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What I learned about fresh strawberries in Dandong

By Holland Marshall | | Updated: 2019-03-26 16:46

When I was visiting in mid-April Dandong, Liaoning province, on the North Korean border, I found large, juicy strawberries for sale by street pedlars for only 15 yuan ($2.25) for a half kilo. That is a real bargain.

That was a lot cheaper than the 45 yuan for a half kilo further north in Changchun, Jilin province. (Note the three different bar codes that this cart has for smartphone payments.)

Why the price difference? It’s because they are grown locally.

When I was leaving Dandong, I saw this van in front of the train station. The owner was selling fresh strawberries to the passengers.

How can these strawberries be so cheap, yet so big and sweet? The bigger question is this: How can these strawberries be grown locally and be ready for market so early in the year?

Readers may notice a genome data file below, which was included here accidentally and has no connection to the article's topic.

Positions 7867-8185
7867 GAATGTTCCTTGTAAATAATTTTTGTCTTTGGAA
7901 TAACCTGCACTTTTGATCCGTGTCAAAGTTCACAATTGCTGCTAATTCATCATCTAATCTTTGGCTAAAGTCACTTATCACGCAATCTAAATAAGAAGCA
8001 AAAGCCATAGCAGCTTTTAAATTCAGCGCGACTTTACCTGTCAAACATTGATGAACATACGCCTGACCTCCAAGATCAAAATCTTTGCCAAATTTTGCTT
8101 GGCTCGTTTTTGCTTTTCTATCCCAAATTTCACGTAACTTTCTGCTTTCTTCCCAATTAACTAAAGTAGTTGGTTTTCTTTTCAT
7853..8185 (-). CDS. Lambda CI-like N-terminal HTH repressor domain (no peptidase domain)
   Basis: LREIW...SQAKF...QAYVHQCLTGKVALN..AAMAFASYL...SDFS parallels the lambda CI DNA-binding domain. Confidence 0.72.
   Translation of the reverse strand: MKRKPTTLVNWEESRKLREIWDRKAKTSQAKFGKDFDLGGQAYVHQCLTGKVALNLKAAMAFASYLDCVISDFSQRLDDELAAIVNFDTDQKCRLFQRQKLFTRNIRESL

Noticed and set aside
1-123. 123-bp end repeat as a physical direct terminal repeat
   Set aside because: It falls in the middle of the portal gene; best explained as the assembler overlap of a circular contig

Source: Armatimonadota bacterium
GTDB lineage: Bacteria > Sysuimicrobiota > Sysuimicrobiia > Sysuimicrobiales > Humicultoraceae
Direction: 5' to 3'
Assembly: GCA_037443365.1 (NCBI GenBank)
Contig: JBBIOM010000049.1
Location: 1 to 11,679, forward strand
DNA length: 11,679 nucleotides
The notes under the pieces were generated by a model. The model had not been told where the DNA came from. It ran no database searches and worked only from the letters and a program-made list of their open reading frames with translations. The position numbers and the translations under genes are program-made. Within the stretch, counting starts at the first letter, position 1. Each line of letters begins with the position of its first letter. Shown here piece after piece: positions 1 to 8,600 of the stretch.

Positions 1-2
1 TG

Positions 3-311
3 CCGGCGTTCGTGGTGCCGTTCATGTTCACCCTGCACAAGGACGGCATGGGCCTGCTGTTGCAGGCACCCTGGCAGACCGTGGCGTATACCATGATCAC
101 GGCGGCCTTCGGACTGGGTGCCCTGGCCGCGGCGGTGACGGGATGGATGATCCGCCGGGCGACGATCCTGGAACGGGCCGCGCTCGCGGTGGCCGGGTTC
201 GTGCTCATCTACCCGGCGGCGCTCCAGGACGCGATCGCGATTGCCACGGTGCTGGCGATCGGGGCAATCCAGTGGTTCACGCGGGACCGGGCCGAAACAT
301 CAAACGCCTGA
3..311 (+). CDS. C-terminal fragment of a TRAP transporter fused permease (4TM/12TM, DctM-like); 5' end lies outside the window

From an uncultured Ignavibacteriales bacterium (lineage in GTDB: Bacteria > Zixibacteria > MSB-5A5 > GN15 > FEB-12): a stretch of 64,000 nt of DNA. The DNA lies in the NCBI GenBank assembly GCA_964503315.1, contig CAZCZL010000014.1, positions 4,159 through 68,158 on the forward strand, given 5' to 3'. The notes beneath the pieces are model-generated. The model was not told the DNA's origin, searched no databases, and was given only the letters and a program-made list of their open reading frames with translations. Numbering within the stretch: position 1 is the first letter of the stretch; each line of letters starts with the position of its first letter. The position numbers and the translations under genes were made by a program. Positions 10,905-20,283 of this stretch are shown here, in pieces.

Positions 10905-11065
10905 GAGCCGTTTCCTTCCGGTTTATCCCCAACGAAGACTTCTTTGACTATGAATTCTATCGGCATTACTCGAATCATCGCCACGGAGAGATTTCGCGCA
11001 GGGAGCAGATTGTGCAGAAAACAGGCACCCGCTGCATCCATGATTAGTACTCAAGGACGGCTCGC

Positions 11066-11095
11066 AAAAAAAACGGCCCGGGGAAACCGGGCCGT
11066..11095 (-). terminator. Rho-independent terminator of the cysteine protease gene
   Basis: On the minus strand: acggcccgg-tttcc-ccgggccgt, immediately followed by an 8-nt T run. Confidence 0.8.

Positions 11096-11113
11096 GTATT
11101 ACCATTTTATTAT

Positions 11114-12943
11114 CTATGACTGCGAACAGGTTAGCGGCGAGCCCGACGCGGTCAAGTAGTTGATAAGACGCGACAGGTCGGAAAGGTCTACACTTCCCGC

After all, Dandong's weather is very much like Toronto's, with very cold winters. Strawberries grown in southern Ontario are not ripe until late June.

On my train trip back to Changchun, as I was eating my strawberries, I looked out the window and saw the reason that strawberries can be harvested so early. They are grown in greenhouses.

I saw hundreds of greenhouses between Dandong and Shenyang.

When I returned to Toronto, I asked Nancy, a friend of mine who grew up in this part of Liaoning province, if I was right.

She explained that the farmers used to start growing crops in the greenhouses in February, just after Chinese New Year, and the growing season would end in November. But now, they grow crops all year-round.

So by using greenhouses, the farmers have become far more productive.

This got me thinking. Why don't Ontario strawberry farmers build greenhouses and sell us great-tasting fresh strawberries in the early spring?

Nancy may have had the answer for that too.

The work is very unpleasant as it is very hot and humid in the greenhouses. What’s more, the pay is low.

Holland Marshall lives in Toronto, Canada. He worked in China for a year and he now visits China once or twice a year.

The opinions expressed here are those of the writer and don't represent the views of China Daily website.

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